Quin Abbey. – Co. of Clare

Artist(s) : Louis Haghe (Lithographer), William Day (Lithographer)

View of the Franciscan Priory at Quin, Co. Clare, by the river Rine, seen from the west. The abbey is depicted in a state of delapidation and somewhat overgrown with ivy, but with several architectural features clearly shown, most notably its high tower and the tracery of a fine gothic window. In front of the building, a religious ceremony is in progress; many of those present are kneeling. Other men, women and children are seen approaching along a road in the foreground leading to the abbey, and from the right. A thatched cottage in poor condition stands on the riverbank, to the left. The surrounding countryside is bare, with hills and low mountains in the background.

Inscribed in Image

  • Caption outside of boundaries of image – Quin Abbey. - Co. of Clare.
  • Text outside of boundaries of image – Day & Haghe Lithrs. to the Queen
    London, Saunders & Otley, 1839.

Image Details

Genre Landscape
Subject(s) Antiquities and archaeological sites, Architecture, Manners and customs, Rural life
Geographical Location
  • Quin Abbey - Named locality
  • Clare - County
  • Munster - Province
Keywords(s) Buildings, Children, Churches, Cottages, Crowds, Funeral processions, Hills, Men, Mountains, People, Prayer, Rivers, Ruins, Towers, Windows, Women
Colour Monochrome
Published / created 1839

Bibliographical Details

Travel Account Rambles in the South of Ireland
Contributor(s)
Print or manuscript Print
Location of image in copy Vol. 2, facing p. 185
Source copy James Hardiman Library, National University of Ireland Galway Special Collections: 914.190481 CHA
Permalink

Related text from travel account

On Monday we came here, making a detour to visit the ruins of Quin Abbey. It stands in a
green plain near the clear river. The cloisters
 resemble those of Askeaton, and are in as good
 preservation; indeed the whole building, except
 the roof, is entire. Most of the chimney-pieces remain; and a peasant woman, who came
 up to speak to me as I was examining an old
 monument, said that her grandmother remembered when it was all perfect. I looked on 
these cloisters with great interest, as the place
 where the monk who composed those beautiful
 lines to Lady O'Brien, was wont to meditate and
 pray.
While we were in the abbey, the funeral procession of a young girl entered the ruined building, and, as is always the case in Ireland, 
several groups dispersed themselves in various
 directions, each to weep over the grave of their 
own friends. I remarked one girl particularly,
 who knelt at a tomb which, from its grass-grown
 appearance, seemed to have been there a long
 time; she must have been quite young when [p. 186] she lost the friend or relative who reposed in it; but the expression of solemn concern on her
 countenance showed how deeply she still revered 
the memory of that departed one. The prayer thus offered up at the grave of a long lost friend, 
must have a beneficial effect on the character, 
and I cannot but feel a respect for a custom so 
calculated to do good.

I was struck with the extreme civility and
 kindly feeling towards us strangers, of the people who attended this funeral. They seemed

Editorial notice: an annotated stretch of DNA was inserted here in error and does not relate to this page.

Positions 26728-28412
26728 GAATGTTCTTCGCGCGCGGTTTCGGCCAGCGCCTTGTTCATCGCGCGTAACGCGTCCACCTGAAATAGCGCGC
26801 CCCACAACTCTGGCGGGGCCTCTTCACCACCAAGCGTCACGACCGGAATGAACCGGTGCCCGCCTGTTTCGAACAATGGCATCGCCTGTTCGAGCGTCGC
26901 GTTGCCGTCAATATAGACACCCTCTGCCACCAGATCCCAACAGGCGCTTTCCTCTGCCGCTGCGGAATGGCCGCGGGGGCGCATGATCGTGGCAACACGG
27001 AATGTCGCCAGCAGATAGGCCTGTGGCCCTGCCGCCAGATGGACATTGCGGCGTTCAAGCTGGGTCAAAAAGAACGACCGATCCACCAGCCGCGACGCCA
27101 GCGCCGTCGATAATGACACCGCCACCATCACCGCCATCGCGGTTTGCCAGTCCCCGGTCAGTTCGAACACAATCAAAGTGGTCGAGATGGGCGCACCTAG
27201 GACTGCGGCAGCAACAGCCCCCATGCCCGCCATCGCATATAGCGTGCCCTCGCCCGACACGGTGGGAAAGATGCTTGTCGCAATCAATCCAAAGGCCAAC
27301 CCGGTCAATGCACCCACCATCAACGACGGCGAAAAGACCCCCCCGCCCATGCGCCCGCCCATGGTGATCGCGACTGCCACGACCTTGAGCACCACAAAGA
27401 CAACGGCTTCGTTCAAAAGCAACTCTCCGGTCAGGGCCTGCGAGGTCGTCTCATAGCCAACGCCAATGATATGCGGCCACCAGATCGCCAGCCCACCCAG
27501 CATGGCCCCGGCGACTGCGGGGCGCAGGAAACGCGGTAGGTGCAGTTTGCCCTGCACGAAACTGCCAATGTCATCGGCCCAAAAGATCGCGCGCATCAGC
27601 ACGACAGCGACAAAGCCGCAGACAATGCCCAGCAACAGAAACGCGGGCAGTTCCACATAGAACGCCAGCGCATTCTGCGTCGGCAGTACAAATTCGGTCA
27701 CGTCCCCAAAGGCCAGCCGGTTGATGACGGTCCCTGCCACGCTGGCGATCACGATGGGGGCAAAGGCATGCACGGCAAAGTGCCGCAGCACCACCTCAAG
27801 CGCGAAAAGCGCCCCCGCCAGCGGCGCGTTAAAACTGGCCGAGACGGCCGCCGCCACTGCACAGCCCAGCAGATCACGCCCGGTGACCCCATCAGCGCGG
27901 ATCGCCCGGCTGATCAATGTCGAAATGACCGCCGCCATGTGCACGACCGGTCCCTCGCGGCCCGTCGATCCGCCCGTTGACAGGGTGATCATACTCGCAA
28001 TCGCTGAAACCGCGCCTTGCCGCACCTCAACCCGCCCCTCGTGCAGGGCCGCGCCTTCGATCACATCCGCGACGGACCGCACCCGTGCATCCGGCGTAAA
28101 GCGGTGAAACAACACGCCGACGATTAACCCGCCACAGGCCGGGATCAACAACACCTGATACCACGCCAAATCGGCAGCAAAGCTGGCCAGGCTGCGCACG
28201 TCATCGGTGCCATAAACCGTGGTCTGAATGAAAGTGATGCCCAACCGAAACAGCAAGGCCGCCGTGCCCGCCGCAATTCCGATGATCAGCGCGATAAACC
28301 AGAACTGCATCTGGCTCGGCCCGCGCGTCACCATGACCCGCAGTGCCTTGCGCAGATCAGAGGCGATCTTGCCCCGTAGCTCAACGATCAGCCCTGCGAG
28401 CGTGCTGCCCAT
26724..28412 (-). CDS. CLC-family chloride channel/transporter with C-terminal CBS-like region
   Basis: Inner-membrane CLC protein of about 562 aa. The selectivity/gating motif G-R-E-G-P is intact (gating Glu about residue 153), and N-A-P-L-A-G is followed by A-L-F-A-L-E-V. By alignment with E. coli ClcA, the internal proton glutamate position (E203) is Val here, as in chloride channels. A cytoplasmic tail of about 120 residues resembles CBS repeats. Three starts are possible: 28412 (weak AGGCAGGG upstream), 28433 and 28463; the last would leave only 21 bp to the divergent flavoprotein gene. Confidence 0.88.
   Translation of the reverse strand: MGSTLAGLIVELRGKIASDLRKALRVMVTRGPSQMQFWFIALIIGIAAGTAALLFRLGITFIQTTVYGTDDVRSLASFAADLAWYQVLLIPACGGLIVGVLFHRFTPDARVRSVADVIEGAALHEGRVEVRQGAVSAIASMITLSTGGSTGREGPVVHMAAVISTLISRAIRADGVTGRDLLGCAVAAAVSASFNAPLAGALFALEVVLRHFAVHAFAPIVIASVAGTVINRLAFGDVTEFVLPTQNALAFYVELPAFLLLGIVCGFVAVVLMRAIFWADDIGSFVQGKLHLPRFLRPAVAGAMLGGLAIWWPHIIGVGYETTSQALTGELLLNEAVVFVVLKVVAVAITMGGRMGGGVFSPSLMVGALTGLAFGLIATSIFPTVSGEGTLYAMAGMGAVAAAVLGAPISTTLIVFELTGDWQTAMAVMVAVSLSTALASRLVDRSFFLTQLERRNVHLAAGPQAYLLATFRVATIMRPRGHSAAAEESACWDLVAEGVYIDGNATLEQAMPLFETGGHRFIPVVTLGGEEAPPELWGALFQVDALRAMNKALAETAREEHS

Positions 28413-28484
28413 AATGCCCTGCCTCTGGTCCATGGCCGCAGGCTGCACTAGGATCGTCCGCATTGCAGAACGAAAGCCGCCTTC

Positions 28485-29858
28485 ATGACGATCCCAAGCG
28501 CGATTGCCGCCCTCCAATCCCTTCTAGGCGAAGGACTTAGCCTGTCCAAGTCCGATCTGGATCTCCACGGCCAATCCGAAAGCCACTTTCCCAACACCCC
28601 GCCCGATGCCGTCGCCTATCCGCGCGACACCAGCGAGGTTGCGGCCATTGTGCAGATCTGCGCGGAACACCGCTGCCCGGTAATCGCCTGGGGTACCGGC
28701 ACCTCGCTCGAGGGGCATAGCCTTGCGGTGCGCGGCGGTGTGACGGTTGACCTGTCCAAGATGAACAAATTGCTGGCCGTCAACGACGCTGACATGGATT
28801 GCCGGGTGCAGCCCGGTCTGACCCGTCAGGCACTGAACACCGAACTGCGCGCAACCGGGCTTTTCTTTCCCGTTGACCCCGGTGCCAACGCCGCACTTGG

highly flattered at our appearing to admire the
 ruins; and one woman regretted, with tears in 
her eyes, that the pavement of the cloisters was 
so rugged for my “little feet;” she looked as if
 she longed to carry me over the rough places,
 and watched with the greatest anxiety to see that I did not step on loose stones. When
 we talked of ascending the high tower of the 
chapel, some of the women seemed frightened
 at the idea of a lady’s venturing up broken stairs
 and along the top of narrow walls, at that dizzy 
height; but when they saw that I was resolved
 to proceed, my friend of the cloisters said she
 would go up with me, though she had never ventured before. This and other marks of interest [p. 187] and civility, which we met with then, could
 not proceed from desire of gain, for none of the 
poor people would take money. One tattered old
 man to whom we offered a trifle, said, when declining it for himself, that he would be glad if their 
honours would give something to the mother of
 the poor young girl who lay in the coffin, as 
she had in a few weeks lost a husband, a son,
 and this daughter, and was left with six young 
children to provide for, and another coming.

This young girl, owing to the deaths and 
illness in the family, had no relations at the 
funeral, yet many tears of genuine sorrow were shed over her grave by this warm-hearted people; and though in this case there could not be the usual attraction of merriment and 
good cheer at the cottage of the deceased, the
 procession was crowded. And a beautiful and
 strange scene it was to see this crowd—the men 
in their sober attire, and the women in the 
brilliant coloured dresses they wear in this
 part of the country, scattered over the green
sward before the venerable ruins of the old
 abbey. Not one bonnet was there: all the
 women wore either their own dark hair dressed 
in the simple Grecian fashion, or the head [p. 188] covered with a sort of white linen veil, or bright
 coloured handkerchief, or the hood of the red or blue cloak, which forms an invariable part of 
their costume.

At a cottage, in the village of Quin, we were 
amused at seeing the following sign over the 
door.

“Here lives a man who don't refuse
To make or mend both boots and shoes;
His leather's good, his work is quick,

His profits small—so can't give tick."

This sign, however, is not so concise and expressive as one I have seen at Limerick, over the 
door of an eating-house.

"Fat and lean

Neat and clean,"


told the whole tale of what might be expected within. [Vol. 2, p. 185-188] [Continues on topic of signs].
Quin Abbey. – Co. of Clare